Marines with Marine Rotational Force – Darwin took off to Bradshaw Field Training Area for Exercise Koolendong on four MV-22B Ospreys from Marine Medium Tiltrotor Squadron 265, 31st Marine Expeditionary Unit, here, Aug. 28. Exercise Koolendong is a bilateral training evolution in which Marines with Marine Rotational Force – Darwin and the 31st MEU will work with Australian soldiers from Bravo Company, 5th Battalion, Royal Australian Regiment from Aug. 31 to Sept. 5. “It’s the first time that we’re actually going out to Bradshaw Field Training Area,” said Lt. Col. Matthew Puglisi, officer-in-charge, Forward Coordination Element, MRF-D. “It’s really our ‘proof of concept’ exercise. It’s allowing us to take a look at what we need and what we can actually do out there.” The training evolution at BFTA took the Marines on 350-mile journey. That kind of travel distance required many months of preparation. “For the past six months, we’ve been doing a lot of planning,” explained Puglisi. We’ve done two sight surveys, and we met with the traditional landowners. We also just completed the set up of four ranges.” With approximately 1,000 Marines and Australian soldiers participating in Exercise Koolendong, service members will have the opportunity to use different training components. “The infantry guys will be participating in dismounted and mounted attacks and will be backed up by close air support,” said Puglisi. “We’ll also have some light-armored vehicles conducting attacks on the objectives.” MRF-D Marines have kept this training evolution in mind throughout their time at different Defence training locations in Australia. “The whole deployment so far has been in preparation for going out to do complicated attacks like this at Bradshaw,” said Capt. Raymond L’Heureux, commanding officer, Lima Company, 3rd Battalion, 3rd Marine Regiment, MRF-D. “Everything we’ve done at Kangaroo Flats Training Area and all the rehearsals we’ve done in between have been to do an exercise of this level.” Exercise Koolendong is the culminating event of the 2013 Marine rotation Down Under. “It’s the final event we have here for our deployment down in Australia,” said L’Heureux. “It’s a unique training opportunity. All in all, it’s going to be a good exercise.”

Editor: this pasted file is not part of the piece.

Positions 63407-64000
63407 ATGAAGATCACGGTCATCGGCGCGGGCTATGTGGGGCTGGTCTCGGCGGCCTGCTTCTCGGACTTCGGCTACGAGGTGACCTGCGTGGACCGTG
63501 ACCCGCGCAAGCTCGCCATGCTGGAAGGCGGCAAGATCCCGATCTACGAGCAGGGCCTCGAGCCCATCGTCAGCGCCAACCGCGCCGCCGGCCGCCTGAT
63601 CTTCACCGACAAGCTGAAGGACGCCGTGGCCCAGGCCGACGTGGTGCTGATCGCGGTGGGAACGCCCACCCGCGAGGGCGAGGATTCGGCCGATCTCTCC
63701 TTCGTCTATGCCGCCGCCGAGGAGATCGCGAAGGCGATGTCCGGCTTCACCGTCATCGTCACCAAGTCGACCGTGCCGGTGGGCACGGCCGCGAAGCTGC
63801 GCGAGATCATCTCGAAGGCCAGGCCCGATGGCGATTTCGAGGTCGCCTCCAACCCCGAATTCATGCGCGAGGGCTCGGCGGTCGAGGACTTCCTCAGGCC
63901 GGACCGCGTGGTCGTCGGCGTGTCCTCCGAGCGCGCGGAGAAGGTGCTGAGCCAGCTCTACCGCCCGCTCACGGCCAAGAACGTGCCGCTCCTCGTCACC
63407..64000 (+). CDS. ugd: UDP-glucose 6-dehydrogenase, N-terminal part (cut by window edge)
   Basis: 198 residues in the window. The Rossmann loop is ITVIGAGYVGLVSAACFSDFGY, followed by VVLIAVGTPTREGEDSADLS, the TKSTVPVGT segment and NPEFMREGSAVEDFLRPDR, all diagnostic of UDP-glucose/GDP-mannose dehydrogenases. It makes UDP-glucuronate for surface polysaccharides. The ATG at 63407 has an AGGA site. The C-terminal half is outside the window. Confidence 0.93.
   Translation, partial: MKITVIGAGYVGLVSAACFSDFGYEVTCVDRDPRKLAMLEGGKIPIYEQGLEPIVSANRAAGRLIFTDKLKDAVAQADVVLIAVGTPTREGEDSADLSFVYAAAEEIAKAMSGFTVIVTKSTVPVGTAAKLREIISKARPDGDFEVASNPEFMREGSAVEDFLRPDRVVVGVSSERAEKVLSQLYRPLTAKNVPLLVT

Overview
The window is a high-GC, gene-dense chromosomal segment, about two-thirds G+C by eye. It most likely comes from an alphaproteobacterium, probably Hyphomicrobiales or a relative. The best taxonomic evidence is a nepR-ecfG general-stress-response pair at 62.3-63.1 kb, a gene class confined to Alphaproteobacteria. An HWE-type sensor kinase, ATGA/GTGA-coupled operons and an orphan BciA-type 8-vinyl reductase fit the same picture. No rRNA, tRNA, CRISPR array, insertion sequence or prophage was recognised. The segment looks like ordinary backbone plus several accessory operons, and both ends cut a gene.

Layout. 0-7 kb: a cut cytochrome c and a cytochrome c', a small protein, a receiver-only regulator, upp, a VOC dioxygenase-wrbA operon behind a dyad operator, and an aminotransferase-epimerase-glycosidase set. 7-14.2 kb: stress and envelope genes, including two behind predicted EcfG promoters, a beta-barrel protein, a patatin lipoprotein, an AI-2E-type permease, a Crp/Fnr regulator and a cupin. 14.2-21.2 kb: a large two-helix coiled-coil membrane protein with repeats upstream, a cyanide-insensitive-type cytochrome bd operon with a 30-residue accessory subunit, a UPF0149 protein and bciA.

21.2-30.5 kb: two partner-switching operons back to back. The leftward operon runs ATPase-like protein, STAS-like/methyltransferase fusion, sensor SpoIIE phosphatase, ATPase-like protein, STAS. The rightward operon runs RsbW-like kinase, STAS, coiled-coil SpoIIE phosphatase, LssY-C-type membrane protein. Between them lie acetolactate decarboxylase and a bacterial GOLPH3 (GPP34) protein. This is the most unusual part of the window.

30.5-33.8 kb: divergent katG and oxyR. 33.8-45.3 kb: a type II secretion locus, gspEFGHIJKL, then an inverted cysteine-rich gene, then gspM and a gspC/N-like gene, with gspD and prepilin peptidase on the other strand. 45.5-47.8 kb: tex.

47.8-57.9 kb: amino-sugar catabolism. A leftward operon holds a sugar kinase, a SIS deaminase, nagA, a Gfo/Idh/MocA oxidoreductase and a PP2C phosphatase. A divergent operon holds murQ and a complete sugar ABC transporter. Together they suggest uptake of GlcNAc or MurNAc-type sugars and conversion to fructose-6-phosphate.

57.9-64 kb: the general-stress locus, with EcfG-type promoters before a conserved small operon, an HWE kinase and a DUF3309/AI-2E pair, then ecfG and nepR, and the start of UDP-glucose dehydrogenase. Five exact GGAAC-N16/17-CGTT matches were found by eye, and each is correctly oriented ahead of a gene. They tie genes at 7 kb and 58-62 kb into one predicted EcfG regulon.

MV-22B Osprey, 31st MEU, RAAF Base Darwin